Litigation funder blames Bentleys pair for delay

Everyone's waiting on someone, it seems.
litigation funder Patrick Coope

Litigation funder Patrick Coope leaving the NSW Supreme Court.

Listening to the proceedings in Coope Litigation Management (CLM) V Octaviar this week, SiN couldn’t but ponder whether the business of bankrolling litigation might not provide more than sufficient grist for even reality television’s mill.

Funding claims oxygenates the flames and on Monday CLM’s arsonist-in-chief Patrick Coope spent much of the day in the witness box at the NSW Supreme Court, hosing down insinuatory spot fires.

These were started by Adam Bell SC, counsel for Bentley’s Bill Fletcher and Kate Barnet in their capacity as general purpose liquidators (GPLs) of Octaviar Administration Pty Ltd and Octaviar Limited (OL).

Coope and the Bentleys’ pair have fallen out spectacularly over a deal entered into to fund a settlement with a major accounting firm which cannot be identified due to a suppression order imposed by Justice Michael Ball.

The deal with Coope Litigation Management (CLM) had two aspects, the first being a Mediation Funding Agreement (MFA). Under the terms of the MFA if mediation proved fruitful, CLM was entitled to its costs and to a premium.

Built into the MFA were conditions designed to accommodate a scenario where the liquidators required litigation funding in the event mediation failed.

Under the Litigation Funding Agreement (LFA) the premium CLM as funder was entitled to was double that allowed under the MFA. In an earlier judgment relating to these proceedings, Justice Robert McDougall described the difference between the two potential premiums as a very substantial sum of money.

But on Monday Coope was accused of withholding information that, if provided, would’ve extinguished CLM’s chances of reaping the higher premium. That delay, the liquidators allege, caused their clients losses.

The basis for the accusation came from email communications between Coope and British multi-millionaire Dan Craddock, who is co-founder and chairman of litigation funder Vannin Capital.

As well as being principal of Coope Litigation Management, Coope is managing director of Vannin Australasia. The court heard that CLM is funded by Vannin and by Craddock’s private equity outfit Bramden Investments, which is incorporated in the Isle of Man.

One email purportedly quoted Craddock as asking Coope if the settlement couldn’t be slowed by the adoption of a more “elaborate mechanism” so as to ensure CLM was fully exposed to any upside.

“I just thought they’d done a really bad job” – Patrick Coope when asked if he had described Octaviar’s liquidators as “hopeless and ineffectual”.

This included a provision to ensure that if CLM was to be a party to the settlement then it’s identity must remain anonymous, a condition which Bell said placed the liquidators at increased risk. He put it to Coope that what his boss was proposing was not only unethical but a breach of CLM’s conflict policy.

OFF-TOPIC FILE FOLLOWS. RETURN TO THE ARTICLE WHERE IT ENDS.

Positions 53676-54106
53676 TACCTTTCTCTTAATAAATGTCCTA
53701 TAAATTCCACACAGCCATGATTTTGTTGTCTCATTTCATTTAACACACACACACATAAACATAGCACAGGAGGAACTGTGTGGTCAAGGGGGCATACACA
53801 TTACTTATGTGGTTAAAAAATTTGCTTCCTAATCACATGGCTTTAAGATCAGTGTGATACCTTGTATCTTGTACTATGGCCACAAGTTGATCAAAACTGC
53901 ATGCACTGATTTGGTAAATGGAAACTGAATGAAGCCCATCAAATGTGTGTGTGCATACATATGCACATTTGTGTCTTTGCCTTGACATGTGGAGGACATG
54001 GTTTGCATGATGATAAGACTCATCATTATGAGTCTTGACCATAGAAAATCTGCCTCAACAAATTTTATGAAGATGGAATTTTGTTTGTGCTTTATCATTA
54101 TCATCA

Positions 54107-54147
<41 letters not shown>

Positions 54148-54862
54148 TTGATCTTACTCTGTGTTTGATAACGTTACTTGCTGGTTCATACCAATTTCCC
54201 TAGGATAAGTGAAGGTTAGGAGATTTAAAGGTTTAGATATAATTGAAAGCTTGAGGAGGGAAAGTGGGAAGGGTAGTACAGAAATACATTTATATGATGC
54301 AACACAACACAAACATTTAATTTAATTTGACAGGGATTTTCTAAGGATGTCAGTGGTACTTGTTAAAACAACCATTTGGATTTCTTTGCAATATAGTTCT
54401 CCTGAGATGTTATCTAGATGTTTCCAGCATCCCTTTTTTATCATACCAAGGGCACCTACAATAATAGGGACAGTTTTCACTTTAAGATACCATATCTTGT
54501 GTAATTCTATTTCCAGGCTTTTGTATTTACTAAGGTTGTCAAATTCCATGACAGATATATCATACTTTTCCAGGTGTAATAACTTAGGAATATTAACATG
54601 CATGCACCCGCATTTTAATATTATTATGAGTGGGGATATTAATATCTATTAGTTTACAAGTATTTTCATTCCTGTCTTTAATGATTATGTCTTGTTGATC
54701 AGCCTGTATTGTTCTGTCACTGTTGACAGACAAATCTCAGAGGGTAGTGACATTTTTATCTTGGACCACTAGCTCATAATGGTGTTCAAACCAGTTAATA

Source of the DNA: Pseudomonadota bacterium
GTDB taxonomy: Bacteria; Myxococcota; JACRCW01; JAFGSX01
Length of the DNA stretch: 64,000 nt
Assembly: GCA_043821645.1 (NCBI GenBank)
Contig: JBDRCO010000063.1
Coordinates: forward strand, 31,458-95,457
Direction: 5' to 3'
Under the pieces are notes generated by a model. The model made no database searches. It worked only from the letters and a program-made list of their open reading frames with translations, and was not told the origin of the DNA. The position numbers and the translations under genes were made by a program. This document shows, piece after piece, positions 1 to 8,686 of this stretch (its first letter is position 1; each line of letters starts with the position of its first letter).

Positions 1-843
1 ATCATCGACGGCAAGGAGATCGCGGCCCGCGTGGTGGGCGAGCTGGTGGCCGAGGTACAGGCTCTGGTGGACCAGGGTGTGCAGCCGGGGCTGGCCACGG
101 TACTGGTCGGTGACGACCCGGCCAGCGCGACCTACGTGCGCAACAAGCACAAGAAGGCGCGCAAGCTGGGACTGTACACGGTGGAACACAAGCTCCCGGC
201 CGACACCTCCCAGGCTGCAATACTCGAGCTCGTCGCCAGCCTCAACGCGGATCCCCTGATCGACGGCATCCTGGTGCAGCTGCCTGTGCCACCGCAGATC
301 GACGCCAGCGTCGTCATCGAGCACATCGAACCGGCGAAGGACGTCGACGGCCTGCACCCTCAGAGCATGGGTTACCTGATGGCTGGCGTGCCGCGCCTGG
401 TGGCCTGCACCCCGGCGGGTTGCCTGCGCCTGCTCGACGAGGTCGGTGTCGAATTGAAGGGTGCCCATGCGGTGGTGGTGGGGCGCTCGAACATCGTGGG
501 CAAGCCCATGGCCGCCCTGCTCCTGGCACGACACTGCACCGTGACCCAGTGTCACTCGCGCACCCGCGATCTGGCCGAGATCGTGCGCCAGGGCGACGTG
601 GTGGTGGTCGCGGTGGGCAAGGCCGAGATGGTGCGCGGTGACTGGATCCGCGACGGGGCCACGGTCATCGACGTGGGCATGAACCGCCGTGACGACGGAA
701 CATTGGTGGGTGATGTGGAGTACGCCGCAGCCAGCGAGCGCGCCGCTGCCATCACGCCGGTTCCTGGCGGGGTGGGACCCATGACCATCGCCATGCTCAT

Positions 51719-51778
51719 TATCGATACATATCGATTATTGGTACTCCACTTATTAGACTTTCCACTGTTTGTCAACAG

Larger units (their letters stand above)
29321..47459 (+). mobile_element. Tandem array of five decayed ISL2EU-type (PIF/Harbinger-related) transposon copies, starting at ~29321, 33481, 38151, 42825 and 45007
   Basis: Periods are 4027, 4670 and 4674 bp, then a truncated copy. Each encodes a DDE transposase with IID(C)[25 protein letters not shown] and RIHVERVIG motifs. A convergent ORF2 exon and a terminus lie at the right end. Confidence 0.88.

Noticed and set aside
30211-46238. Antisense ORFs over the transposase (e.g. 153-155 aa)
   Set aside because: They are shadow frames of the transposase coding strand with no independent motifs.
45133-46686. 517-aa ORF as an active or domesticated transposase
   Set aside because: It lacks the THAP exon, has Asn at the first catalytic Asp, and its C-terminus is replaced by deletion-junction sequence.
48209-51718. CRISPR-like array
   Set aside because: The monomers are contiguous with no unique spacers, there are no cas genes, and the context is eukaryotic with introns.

Coope rejected that assertion outright, arguing that throughout 2016 he had “hammered” Barnet and Fletcher to finalise the settlement deal. It was their failures, he insisted, that triggered the LFA terms, thereby entitling CLM to the larger premium. SiN sought comment from Craddock for inclusion in this article but no response was received prior to publication.

Bell also asked Coope if he had not described the Bentleys pair in emails between himself and Craddock and their legal advisers as “hopeless and ineffectual” but he told the court he just thought they had “done a really bad job”.

There was more in a similar vein demonstrating the ill will that has beset the parties and SiN will continue chronicling the proceedings when the battle between the funder and the liquidators returns this morning to the Big Brother House.

About the Author

Peter Gosnell
Insolvency News Online illuminates the practice of insolvency Australia-wide, highlighting the triumphs and travails of the nation’s registered practitioners and the accounting and legal professionals who work with them. INO is produced by Peter Gosnell, former business editor and senior business reporter at The Daily Telegraph newspaper. During a decade-long career, your correspondent reported on such notable corporate collapses as HIH, One.Tel, Westpoint and Fincorp as well as some of the nation's highest profile bankruptcies and the investigations and prosecutions arising from Australia's most notorious instances of white-collar crime.

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